In Italy, the only European country that had been champion of the FIFA World Cup by 1951, the 1951 tournament was hailed enthusiastically: the Italian press regarded the competition as an "impressive project" that "was greeted so enthusiastically by FIFA officials Stanley Rous and Jules Rimet to the extent of almost giving it an official FIFA stamp;" Describing Juventus's acceptance to participate in the 1951 tournament, the Italian press stated that "an Italian club could not be missing in such an important and worldwide-reaching event". Giampiero Boniperti, Juventus's main star at Copa Rio 1951 (thus, the main European star in the competition), declared, in a 2007 interview to Placar, that he and his teammates played Copa Rio 1951 seeing it as the legitimate Club World Cup.
In at least five European countries (Switzerland, Austria, Spain, Portugal, and Italy), the competition was hailed as either "Club World Championship/Cup" or simply as "Champions Cup".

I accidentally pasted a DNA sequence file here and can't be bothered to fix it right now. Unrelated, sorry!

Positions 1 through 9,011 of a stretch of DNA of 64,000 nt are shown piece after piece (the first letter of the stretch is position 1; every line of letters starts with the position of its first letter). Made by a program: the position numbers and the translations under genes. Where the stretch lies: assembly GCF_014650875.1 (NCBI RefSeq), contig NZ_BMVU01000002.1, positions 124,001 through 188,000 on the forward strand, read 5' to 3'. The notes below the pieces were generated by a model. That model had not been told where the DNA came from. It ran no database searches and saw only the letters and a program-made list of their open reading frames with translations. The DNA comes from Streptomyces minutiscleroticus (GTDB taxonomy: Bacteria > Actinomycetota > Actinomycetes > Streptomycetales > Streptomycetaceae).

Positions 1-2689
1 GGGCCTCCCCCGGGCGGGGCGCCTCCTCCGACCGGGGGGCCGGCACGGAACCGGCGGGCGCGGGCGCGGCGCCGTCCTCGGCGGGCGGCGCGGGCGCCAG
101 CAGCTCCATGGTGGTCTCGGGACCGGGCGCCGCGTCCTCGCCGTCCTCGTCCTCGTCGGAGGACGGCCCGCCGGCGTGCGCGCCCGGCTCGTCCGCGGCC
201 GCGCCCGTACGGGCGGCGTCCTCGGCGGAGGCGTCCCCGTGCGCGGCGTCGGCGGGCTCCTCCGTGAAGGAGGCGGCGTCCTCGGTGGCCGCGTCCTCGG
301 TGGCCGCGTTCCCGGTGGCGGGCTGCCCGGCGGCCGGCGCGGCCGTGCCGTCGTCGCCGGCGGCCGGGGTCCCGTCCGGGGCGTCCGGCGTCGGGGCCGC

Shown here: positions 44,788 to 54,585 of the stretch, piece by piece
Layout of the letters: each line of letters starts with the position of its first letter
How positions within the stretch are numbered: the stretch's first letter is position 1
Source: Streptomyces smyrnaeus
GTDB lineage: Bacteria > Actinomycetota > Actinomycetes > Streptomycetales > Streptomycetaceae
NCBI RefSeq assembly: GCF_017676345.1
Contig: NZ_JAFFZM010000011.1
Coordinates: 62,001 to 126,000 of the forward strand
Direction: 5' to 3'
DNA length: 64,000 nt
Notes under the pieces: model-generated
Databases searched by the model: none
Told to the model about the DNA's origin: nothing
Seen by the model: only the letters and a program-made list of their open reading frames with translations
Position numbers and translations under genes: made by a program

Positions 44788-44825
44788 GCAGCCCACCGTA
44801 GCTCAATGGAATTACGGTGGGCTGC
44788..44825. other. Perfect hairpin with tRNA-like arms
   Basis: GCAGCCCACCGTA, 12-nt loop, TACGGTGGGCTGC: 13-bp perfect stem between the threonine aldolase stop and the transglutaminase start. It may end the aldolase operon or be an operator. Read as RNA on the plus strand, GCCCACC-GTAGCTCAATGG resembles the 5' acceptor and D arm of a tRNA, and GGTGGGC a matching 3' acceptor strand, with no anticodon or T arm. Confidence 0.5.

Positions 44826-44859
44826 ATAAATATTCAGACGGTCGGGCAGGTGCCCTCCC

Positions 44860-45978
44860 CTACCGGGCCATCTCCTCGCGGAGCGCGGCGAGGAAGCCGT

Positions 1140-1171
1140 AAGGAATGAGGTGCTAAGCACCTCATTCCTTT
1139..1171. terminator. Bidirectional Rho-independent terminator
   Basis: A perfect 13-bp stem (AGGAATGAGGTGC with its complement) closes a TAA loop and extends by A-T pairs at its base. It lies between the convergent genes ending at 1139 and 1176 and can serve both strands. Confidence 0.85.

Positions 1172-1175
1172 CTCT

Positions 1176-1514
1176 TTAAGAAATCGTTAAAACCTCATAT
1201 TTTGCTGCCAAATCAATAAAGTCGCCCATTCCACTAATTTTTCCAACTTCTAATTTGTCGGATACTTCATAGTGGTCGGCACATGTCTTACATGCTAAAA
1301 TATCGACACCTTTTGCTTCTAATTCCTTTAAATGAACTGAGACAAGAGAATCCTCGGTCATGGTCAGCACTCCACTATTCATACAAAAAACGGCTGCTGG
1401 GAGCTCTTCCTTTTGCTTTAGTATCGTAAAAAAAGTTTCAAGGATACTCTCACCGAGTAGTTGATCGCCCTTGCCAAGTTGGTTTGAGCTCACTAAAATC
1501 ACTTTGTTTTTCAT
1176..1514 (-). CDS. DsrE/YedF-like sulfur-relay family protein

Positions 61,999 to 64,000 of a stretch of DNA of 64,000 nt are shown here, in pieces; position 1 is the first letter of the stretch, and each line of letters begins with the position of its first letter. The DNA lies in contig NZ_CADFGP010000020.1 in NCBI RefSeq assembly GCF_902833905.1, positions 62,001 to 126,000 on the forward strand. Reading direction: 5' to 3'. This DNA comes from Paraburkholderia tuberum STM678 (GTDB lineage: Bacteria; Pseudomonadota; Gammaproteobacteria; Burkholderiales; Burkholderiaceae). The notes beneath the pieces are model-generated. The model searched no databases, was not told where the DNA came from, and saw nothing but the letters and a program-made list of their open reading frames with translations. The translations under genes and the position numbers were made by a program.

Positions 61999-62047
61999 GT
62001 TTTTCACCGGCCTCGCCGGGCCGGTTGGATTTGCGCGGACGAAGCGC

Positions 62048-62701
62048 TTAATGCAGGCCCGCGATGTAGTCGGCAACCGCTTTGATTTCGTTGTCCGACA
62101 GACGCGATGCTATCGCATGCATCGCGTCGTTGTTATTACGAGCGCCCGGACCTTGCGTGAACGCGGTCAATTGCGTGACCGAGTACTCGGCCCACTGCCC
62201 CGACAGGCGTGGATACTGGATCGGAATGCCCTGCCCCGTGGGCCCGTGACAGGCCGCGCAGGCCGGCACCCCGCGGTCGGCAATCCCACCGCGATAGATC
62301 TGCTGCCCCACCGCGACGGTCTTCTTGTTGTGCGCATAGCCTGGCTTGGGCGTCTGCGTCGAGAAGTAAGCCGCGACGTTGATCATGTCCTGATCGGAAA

In 1951, the whole Brazilian press (all of the 15 Brazilian newspapers that have been researched on the issue) hailed the competition as the "World Champions Cup". In 1951 Vasco da Gama cancelled a trip to Europe in order to play in the Copa Rio, and in 1953 Vasco da Gama declined the invitation to play the 1953 "Pequeña Copa del Mundo" in order to play the 1953 Copa Rio-successor-tournament. The reigning Uruguayan champion participated in both editions of Copa Rio, what can be interpreted as a sign of the competition's prestige in that country, the only South American one that had been champion of the FIFA World Cup by 1951. Moreover, the Uruguayan League was interrupted in 1951 in order to allow for its reigning champion Club Nacional de Football to participate in Copa Rio, and in the same year the Uruguayan FA proposed to the Brazilian FA that Uruguay should host the 2nd edition of the tournament. However, in 1952 Uruguayan club Peñarol withdrew from the Copa Rio in their semi-final second leg match, resulting in a walkover forfeiture against Corinthians, citing "lack of security" after their first semi-final match ended in a brawl. One South American club declined participation in the 1952 Copa Rio in order to play Pequeña Copa del Mundo in Caracas: Millonarios F.C..